Updated through 5/23.
"The magnificent and dramatic presence of Nature dwarfs human protagonists wallowing in a banal ménage a trois in Naomi Kawase's visually rhapsodic but overbearingly metaphorical and emotionally wan Hanezu," writes Maggie Lee in the Hollywood Reporter. "Again evoking her favorite motifs of pregnancy, death, and heartbreak within the rural environs of Nara (Kawase's hometown and location for all her works), the Japanese director sees no need in varying or transcending her personal blend of documentary and poetic-animist style."
"Amid gorgeous images of the Asuka region of Japan, the nation's birthplace, poetic voiceovers by a man and woman begin the film by recounting the ancient myth of two mountains competing for one another's love," writes Variety's Rob Nelson. "Bringing this tale into present-day, human form is a young couple living together in picturesque Nara prefecture and expecting a child. Pregnant Kayoko (Hako Oshima) dyes scarves red using safflower, while her partner, Tetsuya (Tetsuya Akikawa), tinkers in the garden when not working as a book editor or daydreaming about opening a cafe. But such details emerge only gradually, as Kawase spends the pic's first half-hour focusing nearly as much attention on shots of insects, mountains and the sun's reflection on water."
"Plot points that would be major in most other films are here dealt with so reticently that one could blink and miss them," writes Lee Marshall for Screen. "[W]hen Kayoko tells Takumi she’s pregnant, presumably with his child, he mumbles something incoherent and she cycles away on her bike with a cursory 'See you!'. Nature, for Kawase, seems more expressive than people: streams and forests, mountains and the weight and presence of the past (given flesh in the form of the military father who comes back from the dead to visit his son, the chief archaeologist on the Asuka site) infuse and in the end overshadow the three lives shown here. Shot on handheld digital, with a wistfully melancholic string soundtrack, this is one of those films that washes quite pleasantly over one’s head. But in the end, it feels like an in-between project for the prolific Kawase."
"Hanezu is based on a novel by Masako Bando — maybe there is some kind of sturdy narrative there that Kawase just hasn't drawn out successfully," supposes Movieline's Stephanie Zacharek.
"The title means a certain shade of red, which is featured in the movie's design, set off by the lush greenery of the landscape," notes the Guardian's Peter Bradshaw. "It is a gentle, beautiful-looking film."
"It's easy to go with the mystical flow of Hanezu, even if not always to understand fully its references to Japanese history, poetry and myth," finds Time Out London's Dave Calhoun.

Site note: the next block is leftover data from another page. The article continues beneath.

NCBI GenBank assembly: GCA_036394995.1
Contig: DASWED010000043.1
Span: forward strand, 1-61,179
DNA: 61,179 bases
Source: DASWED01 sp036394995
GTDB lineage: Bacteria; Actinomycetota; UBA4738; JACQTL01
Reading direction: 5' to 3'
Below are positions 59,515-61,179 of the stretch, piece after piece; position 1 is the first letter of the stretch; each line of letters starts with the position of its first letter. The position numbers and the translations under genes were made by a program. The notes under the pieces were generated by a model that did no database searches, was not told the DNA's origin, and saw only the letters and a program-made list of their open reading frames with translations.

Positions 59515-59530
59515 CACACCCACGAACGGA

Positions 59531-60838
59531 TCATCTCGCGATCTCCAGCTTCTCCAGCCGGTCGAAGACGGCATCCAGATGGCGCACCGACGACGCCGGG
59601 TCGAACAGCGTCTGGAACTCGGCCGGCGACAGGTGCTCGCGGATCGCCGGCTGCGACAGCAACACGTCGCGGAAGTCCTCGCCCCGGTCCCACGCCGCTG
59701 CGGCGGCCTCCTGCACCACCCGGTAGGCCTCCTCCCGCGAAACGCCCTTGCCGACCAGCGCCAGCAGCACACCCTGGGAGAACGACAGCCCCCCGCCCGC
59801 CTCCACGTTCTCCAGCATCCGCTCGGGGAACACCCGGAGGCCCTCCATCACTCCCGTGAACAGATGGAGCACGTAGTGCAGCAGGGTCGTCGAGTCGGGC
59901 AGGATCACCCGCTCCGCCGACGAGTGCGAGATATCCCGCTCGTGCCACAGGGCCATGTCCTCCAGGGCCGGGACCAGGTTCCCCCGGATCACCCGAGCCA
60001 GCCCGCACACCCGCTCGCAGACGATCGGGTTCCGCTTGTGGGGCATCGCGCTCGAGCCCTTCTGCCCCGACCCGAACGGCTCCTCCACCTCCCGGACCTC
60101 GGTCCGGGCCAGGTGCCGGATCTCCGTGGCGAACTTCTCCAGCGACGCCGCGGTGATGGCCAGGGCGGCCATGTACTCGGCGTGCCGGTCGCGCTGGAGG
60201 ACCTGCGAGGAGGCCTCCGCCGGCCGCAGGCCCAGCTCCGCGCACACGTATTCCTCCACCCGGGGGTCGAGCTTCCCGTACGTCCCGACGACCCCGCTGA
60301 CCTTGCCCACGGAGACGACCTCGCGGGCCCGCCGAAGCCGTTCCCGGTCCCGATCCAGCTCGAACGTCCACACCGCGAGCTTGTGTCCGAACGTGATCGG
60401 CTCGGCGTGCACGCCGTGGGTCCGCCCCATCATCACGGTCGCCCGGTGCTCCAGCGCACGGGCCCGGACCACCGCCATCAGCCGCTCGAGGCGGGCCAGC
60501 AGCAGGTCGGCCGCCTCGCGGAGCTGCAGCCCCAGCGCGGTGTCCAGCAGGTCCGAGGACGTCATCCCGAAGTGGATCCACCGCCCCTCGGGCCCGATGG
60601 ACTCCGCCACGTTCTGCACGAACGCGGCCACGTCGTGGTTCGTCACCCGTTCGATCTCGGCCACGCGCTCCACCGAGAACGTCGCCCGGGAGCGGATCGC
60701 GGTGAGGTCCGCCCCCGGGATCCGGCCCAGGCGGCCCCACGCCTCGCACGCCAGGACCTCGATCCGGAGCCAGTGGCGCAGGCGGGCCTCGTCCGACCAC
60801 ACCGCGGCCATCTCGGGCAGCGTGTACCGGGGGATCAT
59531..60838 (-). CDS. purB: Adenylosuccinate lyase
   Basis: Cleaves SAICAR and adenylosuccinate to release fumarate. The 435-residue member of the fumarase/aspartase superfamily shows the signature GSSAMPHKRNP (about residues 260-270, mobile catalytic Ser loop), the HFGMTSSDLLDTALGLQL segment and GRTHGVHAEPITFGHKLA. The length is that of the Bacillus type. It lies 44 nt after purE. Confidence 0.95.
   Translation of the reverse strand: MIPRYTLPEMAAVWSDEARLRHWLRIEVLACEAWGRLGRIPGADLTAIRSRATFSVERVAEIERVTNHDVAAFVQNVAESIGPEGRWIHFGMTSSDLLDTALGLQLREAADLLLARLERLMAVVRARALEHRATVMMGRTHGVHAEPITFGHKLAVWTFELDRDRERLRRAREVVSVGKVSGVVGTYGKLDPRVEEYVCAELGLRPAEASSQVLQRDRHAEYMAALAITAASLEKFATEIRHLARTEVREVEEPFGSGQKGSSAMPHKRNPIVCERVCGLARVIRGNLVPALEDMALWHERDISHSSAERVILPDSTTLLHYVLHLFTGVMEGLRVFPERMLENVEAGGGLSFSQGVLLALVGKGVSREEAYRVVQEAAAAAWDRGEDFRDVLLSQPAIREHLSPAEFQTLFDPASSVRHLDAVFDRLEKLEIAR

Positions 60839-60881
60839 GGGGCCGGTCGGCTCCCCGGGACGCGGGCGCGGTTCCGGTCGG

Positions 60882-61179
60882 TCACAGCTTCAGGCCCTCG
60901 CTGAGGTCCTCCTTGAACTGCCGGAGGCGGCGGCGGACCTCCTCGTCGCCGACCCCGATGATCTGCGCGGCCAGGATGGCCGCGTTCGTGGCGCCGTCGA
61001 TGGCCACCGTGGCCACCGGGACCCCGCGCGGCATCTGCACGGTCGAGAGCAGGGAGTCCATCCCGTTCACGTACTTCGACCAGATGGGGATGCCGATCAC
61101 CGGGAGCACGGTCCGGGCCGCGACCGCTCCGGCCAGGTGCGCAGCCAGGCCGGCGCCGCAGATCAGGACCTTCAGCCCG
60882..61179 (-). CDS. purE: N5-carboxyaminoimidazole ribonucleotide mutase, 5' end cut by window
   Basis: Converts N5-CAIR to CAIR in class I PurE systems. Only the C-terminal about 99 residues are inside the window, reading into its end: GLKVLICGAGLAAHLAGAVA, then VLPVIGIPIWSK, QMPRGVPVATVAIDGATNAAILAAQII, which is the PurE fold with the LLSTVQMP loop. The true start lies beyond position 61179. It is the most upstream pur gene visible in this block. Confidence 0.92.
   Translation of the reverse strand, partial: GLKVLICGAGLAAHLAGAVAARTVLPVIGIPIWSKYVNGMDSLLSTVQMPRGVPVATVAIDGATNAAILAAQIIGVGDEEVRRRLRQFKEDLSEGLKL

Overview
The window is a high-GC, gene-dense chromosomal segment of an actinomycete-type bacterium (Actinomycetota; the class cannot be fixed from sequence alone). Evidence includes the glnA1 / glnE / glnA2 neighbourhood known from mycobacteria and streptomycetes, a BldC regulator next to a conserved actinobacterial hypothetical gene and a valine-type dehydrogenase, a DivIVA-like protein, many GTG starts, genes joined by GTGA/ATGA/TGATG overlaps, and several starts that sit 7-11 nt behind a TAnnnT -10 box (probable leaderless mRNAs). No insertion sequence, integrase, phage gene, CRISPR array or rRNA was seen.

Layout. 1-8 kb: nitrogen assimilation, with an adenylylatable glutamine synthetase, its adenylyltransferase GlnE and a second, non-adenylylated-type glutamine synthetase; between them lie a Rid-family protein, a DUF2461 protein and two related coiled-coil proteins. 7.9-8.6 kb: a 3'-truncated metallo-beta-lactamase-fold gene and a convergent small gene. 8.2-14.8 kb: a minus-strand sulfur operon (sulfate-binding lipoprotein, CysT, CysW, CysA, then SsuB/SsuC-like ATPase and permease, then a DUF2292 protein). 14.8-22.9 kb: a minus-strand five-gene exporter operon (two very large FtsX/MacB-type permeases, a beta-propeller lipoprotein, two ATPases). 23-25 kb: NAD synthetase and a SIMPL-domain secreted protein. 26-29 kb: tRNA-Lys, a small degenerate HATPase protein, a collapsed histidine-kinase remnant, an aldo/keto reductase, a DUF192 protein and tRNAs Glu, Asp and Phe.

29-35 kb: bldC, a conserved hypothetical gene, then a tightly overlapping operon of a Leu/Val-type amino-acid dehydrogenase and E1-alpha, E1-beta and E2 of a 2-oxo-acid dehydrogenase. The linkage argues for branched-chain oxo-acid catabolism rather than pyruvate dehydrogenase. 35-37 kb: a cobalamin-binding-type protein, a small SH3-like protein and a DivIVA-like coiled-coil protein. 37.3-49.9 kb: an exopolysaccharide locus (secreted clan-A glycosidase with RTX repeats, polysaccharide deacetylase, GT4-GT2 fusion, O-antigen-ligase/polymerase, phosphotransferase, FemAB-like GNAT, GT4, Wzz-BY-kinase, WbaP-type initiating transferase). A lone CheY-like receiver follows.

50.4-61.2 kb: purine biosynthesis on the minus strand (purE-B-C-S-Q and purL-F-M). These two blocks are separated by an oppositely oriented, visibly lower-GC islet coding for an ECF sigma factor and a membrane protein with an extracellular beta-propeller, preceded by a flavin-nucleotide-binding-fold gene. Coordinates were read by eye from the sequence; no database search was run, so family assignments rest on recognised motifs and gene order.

"Kawase represents a curious case for Cannes," finds the Boston Globe's Wesley Morris. "This is her fourth appearance in the main competition (she won the runner-up prize in 2007 for The Mourning Forest), and the festival's seemingly open invitation defies comprehension, except that the festival has always had its favorites, even if they're the favorite of no one else. In the hallways afterward, stories of restorative slumbers were shared, while someone renamed the film, The Shrub of Life. Which is to say Malick's movie continues to loom over most of what we see here. It's set an interesting and probably necessarily high bar for what other directors should strive to do. Kawase's flat-soda rapture and pulseless tragedy is as earnest as the Malick movie. He just gets much closer to transcendence than she does."
Grades are averaging just over 6.5 out of 10 at Micropsia.
Update, 5/21: "I had almost the same experience with Hanezu that I had with Kawase's 2007 The Mourning Forest," writes Salon's Andrew O'Hehir. "After 10 minutes, I wasn't sure I would make it through the whole thing; after 15, I never wanted it to end. For me and at least a few other Cannes viewers, Kawase's hypnotic blend of nature photography, romantic triangle, Japanese mythology and family archaeology arrived as a crucial psychic respite amid the Twitterific overcaffeinated gossip and vulgar glamour of this festival. In fact, Kawase's presence here… comes close to vindicating festival head Thierry Frémaux's programming vision. Kawase isn't especially well known in Japan, yet seems far too specifically Japanese to travel well. Yet taken on its own terms Hanezu is every bit as ambitious as Terrence Malick's The Tree of Life, and tackles most of the same themes: memory, family, loss, mortality, the ephemeral nature of love and the enduring power of nature."
Update, 5/23: Glenn Heath Jr at the House Next Door: "Every shot is defined as a symbol of contrast: a bird locked in a cage vs birds that nest freely, or a man who shops at a grocery store vs a man who grows his own food. Kawase's film might seem meek on the surface, all tender glances and rainy landscapes, but her insistence to hammer the viewer over the head with blunt parallels renders her stunning sense of natural wonder completely moot."